Popular resource features a category for Bloom’s Taxonomy
Alline Sada knows her apps. The teacher and technology specialist has curated more than 100 lists of the digital tools and wanted to share. So she helped create APPitic, an online guide to apps for learning, which includes a category for Bloom’s Taxonomy.
“There’s a lot of concern about how apps tie in to education and thinking skills,” says Sada, the technology coordinator and integration specialist at Euroamerican School of Monterrey in Nuevo Leon, Mexico. So on APPitic, “Bloom’s verbs” is one way in which educators can find the tools they need in key subject areas.
Clearly, teachers and librarians are taking to the site. Since its November 2011 launch, APPitic has attracted more than 41,000 users, who can peruse more than 1,300 apps reviewed there.
Most would agree—finding the best apps to use with students has largely been a hit-or-miss experience. Many educators prefer to find apps via word-of-mouth recommendations or through Twitter. And the App Store hasn’t helped. Users have trouble navigating the selection on Apple’s site and say they don’t trust the reviews, believing some are planted. (Apple did not return repeated requests for comment.)
“Frankly I don’t use [Apple’s App store] because it’s so huge,” says Kathy Kaldenberg, a librarian at Solon Community School District in eastern Iowa. “It just doesn’t seem geared to educators.” Sada gets that. To help colleagues, she spends hours using “Power Search” on iTunes, mining themes, and downloading and playing with apps. Helping Sada are Hannah Rollwitz, of the American School Foundation (ASF) in Mexico City, Brian Zink of ASF in Guadalajara, and Alberto Valdes, of the Euroamerican School of Monterrey, Mexico.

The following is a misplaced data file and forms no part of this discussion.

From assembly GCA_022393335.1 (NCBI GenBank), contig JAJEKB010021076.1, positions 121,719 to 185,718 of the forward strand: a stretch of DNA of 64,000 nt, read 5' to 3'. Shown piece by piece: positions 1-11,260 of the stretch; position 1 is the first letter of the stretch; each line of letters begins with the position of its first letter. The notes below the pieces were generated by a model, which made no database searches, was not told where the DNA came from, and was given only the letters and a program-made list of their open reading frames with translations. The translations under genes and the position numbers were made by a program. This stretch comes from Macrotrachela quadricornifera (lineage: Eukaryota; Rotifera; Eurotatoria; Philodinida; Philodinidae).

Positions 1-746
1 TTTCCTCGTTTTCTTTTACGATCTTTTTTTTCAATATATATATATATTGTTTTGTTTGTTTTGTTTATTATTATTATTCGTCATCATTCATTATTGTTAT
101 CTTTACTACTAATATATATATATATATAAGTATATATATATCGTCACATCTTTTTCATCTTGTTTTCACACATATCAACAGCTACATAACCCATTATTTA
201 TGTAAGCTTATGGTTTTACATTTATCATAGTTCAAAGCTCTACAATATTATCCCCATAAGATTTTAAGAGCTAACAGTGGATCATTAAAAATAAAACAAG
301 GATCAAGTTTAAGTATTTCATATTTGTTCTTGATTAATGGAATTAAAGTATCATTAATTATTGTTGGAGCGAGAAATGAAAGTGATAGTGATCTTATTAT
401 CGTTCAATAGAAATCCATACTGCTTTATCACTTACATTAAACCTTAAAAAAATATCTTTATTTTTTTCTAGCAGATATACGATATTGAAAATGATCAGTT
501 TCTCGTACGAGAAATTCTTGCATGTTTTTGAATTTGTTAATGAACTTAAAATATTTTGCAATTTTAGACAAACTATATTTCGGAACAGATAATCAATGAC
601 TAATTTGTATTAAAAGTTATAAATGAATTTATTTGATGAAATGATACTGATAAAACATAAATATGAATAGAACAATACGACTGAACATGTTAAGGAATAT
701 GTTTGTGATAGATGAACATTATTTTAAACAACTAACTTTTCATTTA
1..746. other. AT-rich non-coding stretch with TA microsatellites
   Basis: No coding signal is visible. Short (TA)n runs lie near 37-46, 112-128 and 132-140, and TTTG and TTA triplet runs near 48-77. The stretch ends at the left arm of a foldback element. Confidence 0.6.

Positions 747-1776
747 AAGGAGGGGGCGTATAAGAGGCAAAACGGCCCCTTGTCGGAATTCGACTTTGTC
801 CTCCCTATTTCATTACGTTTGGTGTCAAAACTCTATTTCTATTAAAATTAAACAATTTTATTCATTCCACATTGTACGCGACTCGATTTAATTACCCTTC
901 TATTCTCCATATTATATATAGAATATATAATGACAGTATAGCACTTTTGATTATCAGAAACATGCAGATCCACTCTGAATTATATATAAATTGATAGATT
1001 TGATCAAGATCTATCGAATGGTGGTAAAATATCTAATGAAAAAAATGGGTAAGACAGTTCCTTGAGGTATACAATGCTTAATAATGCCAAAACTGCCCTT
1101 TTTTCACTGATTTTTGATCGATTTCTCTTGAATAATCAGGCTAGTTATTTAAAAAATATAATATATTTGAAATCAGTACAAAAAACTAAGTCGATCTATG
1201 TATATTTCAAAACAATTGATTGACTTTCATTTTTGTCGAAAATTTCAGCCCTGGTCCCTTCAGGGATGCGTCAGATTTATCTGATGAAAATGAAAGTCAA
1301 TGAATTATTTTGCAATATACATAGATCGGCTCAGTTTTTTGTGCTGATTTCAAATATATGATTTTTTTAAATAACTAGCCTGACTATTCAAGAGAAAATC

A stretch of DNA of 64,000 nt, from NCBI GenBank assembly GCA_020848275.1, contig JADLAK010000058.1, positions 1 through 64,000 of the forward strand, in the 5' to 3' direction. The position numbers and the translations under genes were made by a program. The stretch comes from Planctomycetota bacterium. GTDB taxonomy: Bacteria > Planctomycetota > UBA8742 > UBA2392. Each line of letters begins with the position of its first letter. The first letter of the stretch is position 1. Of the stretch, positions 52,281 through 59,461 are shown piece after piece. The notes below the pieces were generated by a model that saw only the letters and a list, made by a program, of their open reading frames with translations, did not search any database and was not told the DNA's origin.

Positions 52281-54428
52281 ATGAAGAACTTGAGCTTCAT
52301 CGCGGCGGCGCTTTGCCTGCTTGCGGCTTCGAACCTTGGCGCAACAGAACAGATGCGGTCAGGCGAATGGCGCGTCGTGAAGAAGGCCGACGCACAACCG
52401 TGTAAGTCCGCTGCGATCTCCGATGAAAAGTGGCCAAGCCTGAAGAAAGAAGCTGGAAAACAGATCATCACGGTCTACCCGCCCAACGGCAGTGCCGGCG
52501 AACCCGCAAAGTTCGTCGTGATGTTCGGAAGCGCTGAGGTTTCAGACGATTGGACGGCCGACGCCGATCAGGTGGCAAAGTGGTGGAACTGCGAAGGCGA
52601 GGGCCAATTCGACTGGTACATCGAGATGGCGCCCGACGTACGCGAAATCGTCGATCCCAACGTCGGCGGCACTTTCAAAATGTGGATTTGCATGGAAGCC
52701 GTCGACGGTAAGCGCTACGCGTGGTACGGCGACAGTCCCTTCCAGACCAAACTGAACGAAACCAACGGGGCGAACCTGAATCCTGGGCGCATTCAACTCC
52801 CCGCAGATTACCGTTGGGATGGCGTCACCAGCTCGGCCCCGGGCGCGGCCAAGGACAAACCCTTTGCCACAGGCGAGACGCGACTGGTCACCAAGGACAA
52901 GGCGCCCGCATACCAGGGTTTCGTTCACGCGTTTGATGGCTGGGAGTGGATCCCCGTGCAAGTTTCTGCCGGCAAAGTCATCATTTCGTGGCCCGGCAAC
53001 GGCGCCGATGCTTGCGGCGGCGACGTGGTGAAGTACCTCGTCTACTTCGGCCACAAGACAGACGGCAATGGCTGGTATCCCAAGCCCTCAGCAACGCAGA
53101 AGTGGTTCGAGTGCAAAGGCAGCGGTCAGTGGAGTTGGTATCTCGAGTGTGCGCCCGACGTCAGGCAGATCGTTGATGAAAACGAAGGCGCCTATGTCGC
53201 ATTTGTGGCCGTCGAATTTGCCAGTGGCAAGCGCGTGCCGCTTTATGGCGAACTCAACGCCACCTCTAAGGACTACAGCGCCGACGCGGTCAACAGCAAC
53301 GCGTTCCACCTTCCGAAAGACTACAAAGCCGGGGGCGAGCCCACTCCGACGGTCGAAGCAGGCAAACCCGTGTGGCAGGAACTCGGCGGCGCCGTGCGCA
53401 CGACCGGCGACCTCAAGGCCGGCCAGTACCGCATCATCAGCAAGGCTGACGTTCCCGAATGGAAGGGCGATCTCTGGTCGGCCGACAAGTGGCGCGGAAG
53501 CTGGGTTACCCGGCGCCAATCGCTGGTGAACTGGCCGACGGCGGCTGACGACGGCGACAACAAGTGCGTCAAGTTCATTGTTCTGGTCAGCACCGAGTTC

Commenting on APPitic is restricted to Apple Distinguished Educators, a member group that uses Apple products in the classroom. And while anyone who visits the site can suggest an app for inclusion, Sada has final say. The overall vetting process creates quality control.
Shannon Miller, district teacher librarian and tech specialist for Van Meter (IA) Community School District, appreciates that. She says the site helps her find apps she knows will work for her K–12 students and teachers. “I can look at [APPitic’s] front page and scroll down and see people I know working with [an app],” which makes it a reliable source, says Miller.
John Schumacher, a teacher-librarian at Brook Forest School in Oak Brook, IL, agrees. While he’s willing to pay for an app, he needs to know it will fit his purpose. “If you’re going to spend the money, you want to make sure it’s good,” says Schumacher, who, like many educators, pays for apps out of his own pocket.
That’s why Sada is so committed to APPitic; she invests 10 to 15 hours a week managing the site. New elements include an “Electricity & Magnetism” category and a section devoted to students with special needs and autism. APPitic may also incorporate student reviews. They’re not in a rush to start selling ads or featured reviews, says Sada, “so we can focus on providing high-quality content and insights.”
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